Regina Lampert, a Paris based American, has decided to divorce her Swiss husband, Charles Lampert, because of the secrets and lies that have pervaded their marriage, she coming to the conclusion that she no longer loves him and really knows nothing about him. Before she can make that request to Charles, he is found dead, seemingly pushed off a Paris to Bordeaux train. While Regina was on holiday in Megève, Charles sold all their possessions making $250,000 in the process, and seemed to be on his way to the coast to leave the country for South America probably for good. The money, however, was not among his possessions on the train, those possessions which are returned to Regina. Regina further learns from Hamilton Bartholomew of the CIA that they were after him, Charles Lampert only the primary alias he has been using of late. During WWII, Charles, a member of the Office of Strategic Services (OSS), absconded with $250,000 worth of their gold bars that were destined for the French ... Written by
In the scene in which Audrey Hepburn spills ice cream on Cary Grant's suit, she uses the term "assassination" and he uses the term "assassin." The movie was in release shortly after the Kennedy assassination in Dallas, and Universal was so worried about audience reaction to this dialogue that they hurriedly re-dubbed the lines, using other terms, then sent out a revised reel to every theater in America showing Charade (1963), telling them to substitute it for the old reel. Both old and revised reels may still be in circulation. See more »
The lights on the Seine tour boat go out, but in the long shot they are still working. See more »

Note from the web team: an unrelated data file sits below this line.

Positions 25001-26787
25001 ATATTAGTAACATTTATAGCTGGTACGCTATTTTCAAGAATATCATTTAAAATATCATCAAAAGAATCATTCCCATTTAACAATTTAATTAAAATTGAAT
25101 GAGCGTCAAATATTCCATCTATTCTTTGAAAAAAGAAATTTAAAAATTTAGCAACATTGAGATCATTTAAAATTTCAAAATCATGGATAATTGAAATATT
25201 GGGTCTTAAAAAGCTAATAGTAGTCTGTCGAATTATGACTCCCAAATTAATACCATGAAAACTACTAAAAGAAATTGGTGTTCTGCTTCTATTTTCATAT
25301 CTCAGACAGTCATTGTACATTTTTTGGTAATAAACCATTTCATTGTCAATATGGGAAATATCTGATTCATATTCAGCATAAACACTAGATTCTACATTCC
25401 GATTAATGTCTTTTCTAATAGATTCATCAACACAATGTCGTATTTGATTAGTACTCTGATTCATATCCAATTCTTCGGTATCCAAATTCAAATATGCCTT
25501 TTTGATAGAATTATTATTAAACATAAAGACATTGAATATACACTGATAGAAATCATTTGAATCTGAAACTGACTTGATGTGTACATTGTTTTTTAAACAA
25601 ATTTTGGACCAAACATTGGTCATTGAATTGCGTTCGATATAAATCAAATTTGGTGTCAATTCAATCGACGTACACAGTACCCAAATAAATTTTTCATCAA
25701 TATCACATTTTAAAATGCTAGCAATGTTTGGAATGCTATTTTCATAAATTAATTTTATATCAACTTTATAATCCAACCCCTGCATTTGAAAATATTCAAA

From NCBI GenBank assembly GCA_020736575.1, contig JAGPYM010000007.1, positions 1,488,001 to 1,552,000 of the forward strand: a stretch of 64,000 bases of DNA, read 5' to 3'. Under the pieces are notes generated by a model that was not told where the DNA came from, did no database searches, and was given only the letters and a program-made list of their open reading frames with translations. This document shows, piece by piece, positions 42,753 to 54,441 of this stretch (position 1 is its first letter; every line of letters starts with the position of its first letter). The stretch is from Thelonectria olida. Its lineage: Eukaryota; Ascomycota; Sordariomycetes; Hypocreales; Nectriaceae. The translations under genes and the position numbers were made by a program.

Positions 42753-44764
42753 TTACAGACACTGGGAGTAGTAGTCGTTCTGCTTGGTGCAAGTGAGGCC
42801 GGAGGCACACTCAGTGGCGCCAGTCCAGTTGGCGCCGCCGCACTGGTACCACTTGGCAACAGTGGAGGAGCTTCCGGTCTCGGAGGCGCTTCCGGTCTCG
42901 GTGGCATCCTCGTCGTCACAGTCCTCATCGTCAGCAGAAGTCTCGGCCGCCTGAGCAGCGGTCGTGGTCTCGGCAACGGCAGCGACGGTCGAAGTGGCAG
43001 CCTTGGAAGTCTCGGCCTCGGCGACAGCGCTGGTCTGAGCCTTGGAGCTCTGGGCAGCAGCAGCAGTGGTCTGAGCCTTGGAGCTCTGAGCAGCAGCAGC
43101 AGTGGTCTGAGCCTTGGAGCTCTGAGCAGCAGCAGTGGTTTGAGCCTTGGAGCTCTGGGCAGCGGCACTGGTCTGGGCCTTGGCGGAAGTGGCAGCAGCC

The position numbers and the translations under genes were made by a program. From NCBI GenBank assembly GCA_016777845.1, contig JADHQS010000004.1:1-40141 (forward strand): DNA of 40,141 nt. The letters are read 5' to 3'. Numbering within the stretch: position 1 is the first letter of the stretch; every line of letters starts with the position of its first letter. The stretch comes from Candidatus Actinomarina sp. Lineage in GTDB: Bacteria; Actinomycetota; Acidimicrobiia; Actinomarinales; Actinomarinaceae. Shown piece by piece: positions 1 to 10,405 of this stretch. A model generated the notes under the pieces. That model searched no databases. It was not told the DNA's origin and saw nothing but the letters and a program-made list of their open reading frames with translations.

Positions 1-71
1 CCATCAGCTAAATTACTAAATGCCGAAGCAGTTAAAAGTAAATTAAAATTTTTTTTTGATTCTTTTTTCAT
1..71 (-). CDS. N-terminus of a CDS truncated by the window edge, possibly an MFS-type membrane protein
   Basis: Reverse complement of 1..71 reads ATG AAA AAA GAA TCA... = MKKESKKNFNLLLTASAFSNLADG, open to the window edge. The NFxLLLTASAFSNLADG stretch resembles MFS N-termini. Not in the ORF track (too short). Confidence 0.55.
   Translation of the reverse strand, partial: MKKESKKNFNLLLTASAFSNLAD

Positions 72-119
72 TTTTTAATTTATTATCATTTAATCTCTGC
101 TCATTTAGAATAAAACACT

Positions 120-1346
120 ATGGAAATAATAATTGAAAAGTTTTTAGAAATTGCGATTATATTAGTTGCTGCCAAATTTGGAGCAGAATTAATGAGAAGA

Don't tell me, you didn't know it was loaded. Sylvie! Oh. Can't he do something constructive, like start an avalanche or something?
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It doesn't get any better than this...elegant Grant and Hepburn...
If you're in the mood for a clever mixture of suspense, romance, humor and some fantastic location shots, treat yourself to CHARADE. Audrey Hepburn was never more appealing than she is here--badly in need of help to discover the whereabouts of the hidden money her late husband's enemies want to find. With her life hanging in the balance, she enlists the aid of Cary Grant--but since all is not what it seems, you're in for some surprising plot twists along a very merry ride.
Just relax and let Cary and Audrey do all the work--with the help of a great supporting cast including Walter Matthau, superb in a surprising supporting role. Stanley Donen keeps it all moving at a brisk pace and Henry Mancini's music is a sheer delight.
Highly recommended as an expert, elegant mixture of humor and suspense, even if it does seem to imitate the Hitchcock way of filmmaking.
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